Paying for Education Outcomes at Scale in India
With a flourishing social enterprise ecosystem and an appetite among NGOs and policymakers for testing new solutions, India is playing a leading role in its use of innovative financing for development. One such innovative tool is an impact bond, which is a type of outcome-based financing structure where upfront capital is given to service providers by investors. While evidence on outcome-based financing in education, and impact bonds specifically, is still emerging, there are key lessons to be drawn for the application of such tools to education in India.
Three impact bonds have been contracted in India to date, with two in the education sector. In the first— the Educate Girls Development Impact Bond (DIB)—the UBS Optimus Foundation provided upfront capital to Educate Girls to get out-of-school girls into the classroom and improve learning outcomes for boys and girls. After three years, the DIB had overachieved its enrollment and learning targets, and the investment was repaid by the Children’s Investment Fund Foundation (CIFF). The second project in education, the Quality Education India (QEI) DIB brings together four service providers—Gyan Shala, Kaivalya Education Foundation, the Society for All Round Development, and Educational Initiatives (Mindspark)/Pratham Infotech Foundation—to implement a range of interventions with the goal of improving learning outcomes over a four-year period through 2022. UBS Optimus Foundation provided upfront capital for the interventions, and if metrics are successfully achieved, the Michael and Susan Dell Foundation, together with a group of outcome funders convened by the British Asian Trust, will pay for the outcomes.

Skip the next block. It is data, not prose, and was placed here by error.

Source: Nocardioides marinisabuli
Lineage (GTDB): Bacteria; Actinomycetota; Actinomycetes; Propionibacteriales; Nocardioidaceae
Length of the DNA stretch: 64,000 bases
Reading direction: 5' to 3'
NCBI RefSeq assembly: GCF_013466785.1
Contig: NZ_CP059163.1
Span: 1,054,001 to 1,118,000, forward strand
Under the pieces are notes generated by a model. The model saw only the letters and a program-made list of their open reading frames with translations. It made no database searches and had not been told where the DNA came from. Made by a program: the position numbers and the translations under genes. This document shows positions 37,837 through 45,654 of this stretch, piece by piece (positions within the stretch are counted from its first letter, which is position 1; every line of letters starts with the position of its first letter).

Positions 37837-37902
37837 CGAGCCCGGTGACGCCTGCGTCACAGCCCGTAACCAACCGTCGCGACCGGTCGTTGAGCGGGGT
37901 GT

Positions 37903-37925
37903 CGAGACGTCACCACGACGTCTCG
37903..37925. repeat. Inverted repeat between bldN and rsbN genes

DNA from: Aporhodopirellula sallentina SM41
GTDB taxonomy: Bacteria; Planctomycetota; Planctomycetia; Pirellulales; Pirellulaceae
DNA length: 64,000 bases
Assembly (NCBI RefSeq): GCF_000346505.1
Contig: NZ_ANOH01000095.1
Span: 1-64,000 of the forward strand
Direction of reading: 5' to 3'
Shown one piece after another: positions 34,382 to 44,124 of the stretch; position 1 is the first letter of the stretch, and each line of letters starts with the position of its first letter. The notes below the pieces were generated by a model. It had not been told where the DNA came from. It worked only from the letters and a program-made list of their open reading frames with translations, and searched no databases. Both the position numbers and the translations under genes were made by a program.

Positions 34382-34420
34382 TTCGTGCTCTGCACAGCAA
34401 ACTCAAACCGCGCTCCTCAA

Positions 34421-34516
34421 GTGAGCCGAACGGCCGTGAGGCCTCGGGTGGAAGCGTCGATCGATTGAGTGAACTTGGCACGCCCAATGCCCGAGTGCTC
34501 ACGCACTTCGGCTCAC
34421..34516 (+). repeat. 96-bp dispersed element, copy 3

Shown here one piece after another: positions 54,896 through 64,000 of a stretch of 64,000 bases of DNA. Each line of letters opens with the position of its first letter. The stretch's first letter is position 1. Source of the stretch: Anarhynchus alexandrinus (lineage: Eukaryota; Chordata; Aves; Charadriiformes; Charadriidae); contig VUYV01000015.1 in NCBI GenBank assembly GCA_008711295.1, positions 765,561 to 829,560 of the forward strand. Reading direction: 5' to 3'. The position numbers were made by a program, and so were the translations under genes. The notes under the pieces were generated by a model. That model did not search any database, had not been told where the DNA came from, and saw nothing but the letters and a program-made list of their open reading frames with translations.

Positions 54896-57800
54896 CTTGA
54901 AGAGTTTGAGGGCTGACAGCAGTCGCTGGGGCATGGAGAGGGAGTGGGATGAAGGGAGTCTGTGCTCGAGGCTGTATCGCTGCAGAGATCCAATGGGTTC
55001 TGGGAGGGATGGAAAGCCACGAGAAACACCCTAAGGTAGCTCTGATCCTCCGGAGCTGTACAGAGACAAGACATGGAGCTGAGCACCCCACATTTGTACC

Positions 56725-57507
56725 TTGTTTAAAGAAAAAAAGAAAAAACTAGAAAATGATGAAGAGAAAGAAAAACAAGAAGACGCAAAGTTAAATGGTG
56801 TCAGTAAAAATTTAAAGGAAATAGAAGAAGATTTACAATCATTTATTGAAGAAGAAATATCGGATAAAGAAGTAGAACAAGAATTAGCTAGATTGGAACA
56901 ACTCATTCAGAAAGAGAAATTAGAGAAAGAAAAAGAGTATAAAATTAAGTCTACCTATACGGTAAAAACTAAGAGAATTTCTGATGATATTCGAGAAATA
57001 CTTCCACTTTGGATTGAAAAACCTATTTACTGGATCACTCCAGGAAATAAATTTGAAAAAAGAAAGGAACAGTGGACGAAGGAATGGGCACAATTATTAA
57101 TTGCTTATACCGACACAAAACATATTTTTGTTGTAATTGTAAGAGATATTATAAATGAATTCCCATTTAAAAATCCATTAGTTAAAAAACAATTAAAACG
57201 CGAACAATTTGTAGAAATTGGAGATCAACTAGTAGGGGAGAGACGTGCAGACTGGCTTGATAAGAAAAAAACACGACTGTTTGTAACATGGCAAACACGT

This study seeks to place these two education DIBs in the context of the Indian education landscape, and to investigate the overall potential and limitations of outcome-based financing for education in India. While impact bonds are by no means the solution to all the challenges the education system faces, judicious use of the tool has the potential to focus financing on impact, promote effective interventions and service providers, and reinforce the use of data and evidence in decision making.